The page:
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"Great investment opportunities come around when excellent companies are surrounded by unusual circumstances that cause the stock to be misappraised." - Warren Buffett

American International Group (NYSE:AIG) is a prime example of an investment opportunity that Buffett alludes to. Here's why:

(click to enlarge)AIG has enjoyed a favorable increase in it

The technicals

Technicals are indicators that are used to quantitatively assess the value of a stock. Please note that the provided technical indicators were calculated on December 28, 2012.

The Price-to-Earnings Ratio

AIG is cheap

The P/E Ratio is the closing price of the stock divided by the earnings per share, in one year. It is a basis used to gauge the relative valuation of a company. A P/E Ratio of 20 or less is considered favorable. AIG has a P/E ratio of 2.38. Typically, the market views companies with low P/E ratios as low-growth entities. However, AIG stock price has grown by 43.66% over the last year. Fundamentally, the growth prospects of AIG appear strong. The U.S. Treasury sold it's stake and the company has sold various divisions such as International Lease Finance Corporation. Such steps have allowed management to streamline operations and concentrate on growing the life and property and casualty divisions. Additionally, continued economic recovery and an expected drop in global catastrophes should boost business and margins. The 2.38 P/E Ratio appears to be low, given the growth potential.

AIG is cheaper than its competitors

  • Hartford's (NYSE:HIG) P/E is 22.5
  • Marsh & McLennan's (NYSE:MMC) P/E is 16.5
  • AON's (NYSE:AON) P/E is 19.7

The Price-to-Book Ratio (P/B Ratio)

The P/B Ratio is the market value of the stock divided by the book value. Intangible assets are excluded so the metric may not be skewed by an overstated goodwill or other components. The P/B of AIG is an impressive 0.51. Essentially, the book value of AIG is twice the market price which indicates an undervalued stock. However, it is important to note that the P/B ratio must be interpreted in conjunction with other metrics since a low P/B may indicate low return on equity or overstated total assets. The Return on Equity (ROE) for AIG is an impressive 27.38% so AIG's low P/B ratio and high ROE indicate undervaluation. Assuming a conservative estimate of total assets by excluding deferred acquisition costs implies a book value of $56 per share or a P/B ratio of approximately 0.6. The conservative estimate still indicates an attractive stock price, given book value.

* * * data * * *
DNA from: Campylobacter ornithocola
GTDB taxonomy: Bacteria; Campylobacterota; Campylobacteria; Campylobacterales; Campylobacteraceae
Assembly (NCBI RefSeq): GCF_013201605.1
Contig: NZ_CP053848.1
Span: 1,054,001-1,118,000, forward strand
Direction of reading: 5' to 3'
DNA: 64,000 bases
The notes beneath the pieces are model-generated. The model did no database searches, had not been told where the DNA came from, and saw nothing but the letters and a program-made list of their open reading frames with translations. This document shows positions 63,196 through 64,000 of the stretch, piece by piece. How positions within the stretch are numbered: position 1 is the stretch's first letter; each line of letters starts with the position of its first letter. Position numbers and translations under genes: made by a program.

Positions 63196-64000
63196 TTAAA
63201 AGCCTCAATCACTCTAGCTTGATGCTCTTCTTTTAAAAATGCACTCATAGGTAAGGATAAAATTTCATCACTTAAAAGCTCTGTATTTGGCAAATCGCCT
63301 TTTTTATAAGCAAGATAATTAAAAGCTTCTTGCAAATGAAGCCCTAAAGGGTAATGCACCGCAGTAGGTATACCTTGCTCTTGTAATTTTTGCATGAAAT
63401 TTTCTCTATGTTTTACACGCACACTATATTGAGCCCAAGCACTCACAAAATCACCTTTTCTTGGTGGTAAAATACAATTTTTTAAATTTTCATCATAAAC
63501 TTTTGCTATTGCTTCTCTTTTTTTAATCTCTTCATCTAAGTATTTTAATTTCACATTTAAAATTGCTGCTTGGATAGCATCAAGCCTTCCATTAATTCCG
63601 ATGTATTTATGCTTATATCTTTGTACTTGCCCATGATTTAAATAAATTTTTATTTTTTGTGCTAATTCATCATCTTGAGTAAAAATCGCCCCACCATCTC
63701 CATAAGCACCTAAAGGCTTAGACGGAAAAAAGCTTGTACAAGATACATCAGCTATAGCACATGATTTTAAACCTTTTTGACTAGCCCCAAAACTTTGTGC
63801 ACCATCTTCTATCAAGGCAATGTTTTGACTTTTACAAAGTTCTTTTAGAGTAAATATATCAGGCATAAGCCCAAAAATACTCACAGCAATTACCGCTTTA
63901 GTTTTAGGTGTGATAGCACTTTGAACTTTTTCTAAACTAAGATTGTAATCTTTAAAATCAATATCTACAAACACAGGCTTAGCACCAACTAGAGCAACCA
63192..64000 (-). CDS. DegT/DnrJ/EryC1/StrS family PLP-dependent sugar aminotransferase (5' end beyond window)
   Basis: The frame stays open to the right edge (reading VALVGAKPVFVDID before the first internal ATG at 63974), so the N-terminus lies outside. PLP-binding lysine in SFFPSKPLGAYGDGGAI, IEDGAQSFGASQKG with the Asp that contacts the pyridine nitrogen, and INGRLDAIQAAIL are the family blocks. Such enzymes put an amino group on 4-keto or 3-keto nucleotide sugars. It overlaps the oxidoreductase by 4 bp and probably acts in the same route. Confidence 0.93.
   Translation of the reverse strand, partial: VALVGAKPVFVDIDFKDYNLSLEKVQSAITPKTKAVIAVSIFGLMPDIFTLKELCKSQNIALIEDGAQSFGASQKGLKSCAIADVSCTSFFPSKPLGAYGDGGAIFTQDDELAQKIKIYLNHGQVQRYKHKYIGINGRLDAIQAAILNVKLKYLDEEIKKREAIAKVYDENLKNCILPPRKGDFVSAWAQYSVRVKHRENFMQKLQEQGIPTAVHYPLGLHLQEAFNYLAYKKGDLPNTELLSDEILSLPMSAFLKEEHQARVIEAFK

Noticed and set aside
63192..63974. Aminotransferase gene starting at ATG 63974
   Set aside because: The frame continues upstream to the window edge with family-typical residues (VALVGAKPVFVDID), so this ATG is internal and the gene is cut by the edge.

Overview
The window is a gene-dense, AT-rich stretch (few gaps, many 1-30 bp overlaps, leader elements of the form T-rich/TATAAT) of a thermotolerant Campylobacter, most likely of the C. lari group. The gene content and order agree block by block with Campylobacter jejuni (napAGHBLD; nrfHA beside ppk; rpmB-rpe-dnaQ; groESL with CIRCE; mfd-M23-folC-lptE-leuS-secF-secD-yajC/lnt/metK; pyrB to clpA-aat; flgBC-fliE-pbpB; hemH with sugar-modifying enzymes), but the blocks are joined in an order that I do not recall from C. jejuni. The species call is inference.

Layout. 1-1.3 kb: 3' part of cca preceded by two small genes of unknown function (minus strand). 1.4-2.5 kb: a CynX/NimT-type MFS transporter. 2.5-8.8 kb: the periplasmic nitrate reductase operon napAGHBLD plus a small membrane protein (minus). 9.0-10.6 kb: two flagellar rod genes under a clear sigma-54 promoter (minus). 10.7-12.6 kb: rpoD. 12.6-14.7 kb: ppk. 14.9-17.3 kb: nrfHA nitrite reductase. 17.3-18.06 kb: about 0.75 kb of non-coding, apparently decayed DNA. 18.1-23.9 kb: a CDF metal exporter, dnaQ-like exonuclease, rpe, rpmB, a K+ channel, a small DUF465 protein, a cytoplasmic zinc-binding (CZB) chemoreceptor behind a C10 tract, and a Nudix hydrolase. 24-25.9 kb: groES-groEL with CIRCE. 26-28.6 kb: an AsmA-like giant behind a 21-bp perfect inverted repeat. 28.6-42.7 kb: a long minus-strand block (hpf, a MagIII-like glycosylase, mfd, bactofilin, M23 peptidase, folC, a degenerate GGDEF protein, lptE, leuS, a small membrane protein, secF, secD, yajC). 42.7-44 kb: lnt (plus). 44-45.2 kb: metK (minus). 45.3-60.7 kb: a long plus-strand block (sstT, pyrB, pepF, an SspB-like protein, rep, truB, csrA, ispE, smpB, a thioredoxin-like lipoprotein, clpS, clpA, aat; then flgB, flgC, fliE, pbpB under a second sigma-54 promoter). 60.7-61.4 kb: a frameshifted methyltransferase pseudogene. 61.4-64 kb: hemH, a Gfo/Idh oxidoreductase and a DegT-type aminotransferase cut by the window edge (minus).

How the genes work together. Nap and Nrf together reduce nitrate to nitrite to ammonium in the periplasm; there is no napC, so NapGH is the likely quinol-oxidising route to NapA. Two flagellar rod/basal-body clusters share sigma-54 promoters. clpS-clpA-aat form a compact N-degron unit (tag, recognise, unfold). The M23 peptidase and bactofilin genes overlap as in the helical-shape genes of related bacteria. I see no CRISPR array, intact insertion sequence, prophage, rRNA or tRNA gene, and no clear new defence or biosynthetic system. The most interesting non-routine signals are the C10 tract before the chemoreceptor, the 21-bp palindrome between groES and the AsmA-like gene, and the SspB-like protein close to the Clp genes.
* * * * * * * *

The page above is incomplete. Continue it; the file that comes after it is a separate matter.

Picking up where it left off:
PEG Ratio

AIG's forecast is strong growth

The PEG Ratio is an indicator that assesses future growth of a company. It is the P/E Ratio divided by Long Term Growth. Anything below 0.8 is favorable.

  • AIG's PEG is 0.7
  • That's at a 62% discount compared with the S&P 500
  • That's at a 39% discount compared with the 5-year AIG PEG of 1.1

Moving Averages

AIG is trending up

The moving average is the average of closing stock prices over a specified time. The current stock price is compared with moving averages to assess the trend of a stock. Generally, if the stock price is greater than the 50-day moving average, which in turn, is greater than the 200-day moving average, the stock is trending up.

  • The 200-day moving average is $33.20
  • The 50-day moving average is $33.50
  • The current stock price is $34.58
  • AIG recently hit it's 52 week high of $37.67 on October 18, 2012
  • The stock price has risen 43.66% over the last year

Management Effectiveness

High margins and favorable year over year growth

  • Profit Margin is 36.89%
  • Operating Margin is 21.22%
  • Year-over-year quarterly revenue growth is 38.7%

The fundamentals

Fundamental trading involves qualitatively assessing the value of a company by tracking company actions, strategies etc.

  • Significant exposure to the mortgage and credit default swap markets contributed to AIG's downfall in 2008. Management has effectively mitigated these risks by reducing its portfolio in these markets from $1.6 trillion in 2008 to $176.4 billion
  • The U.S. Treasury sold it's stake in AIG which has resulted in more management control. Interestingly, the Treasury incurred a $22.7 billion profit through the AIG bailout
  • AIG sold 90% of its stake in ILFC and intends to sell AIA. The AIA transaction could net over $6 billion. Such strategies provide an inflow of capital and also allow management to exercise greater focus on the remaining lines of business
  • Economic recovery should increase demand for life and retirement products

The risks

  • AIG's earnings are expected to remain relatively flat over the next couple of years. Currently, Wall Street expects 2013 EPS of $3.50. This is 10% less than the expected 2012 EPS of $3.88. It is important to note that relative valuation should still be favorable as the 2013 forward P/E ratio is projected to be 9.9
  • The U.S. government may require an increase in reserve levels to account for future liabilities. This would result in a reduction of available capital
  • Global catastrophes. Hurricane Sandy resulted in a $1.3 billion after-tax loss for AIG
  • Although AIG has significantly reduced its exposure to the mortgage and credit default swap market, it still has an $176.4 billion exposure to derivatives in these markets
Source: AIG, A Surprising Investment Opportunity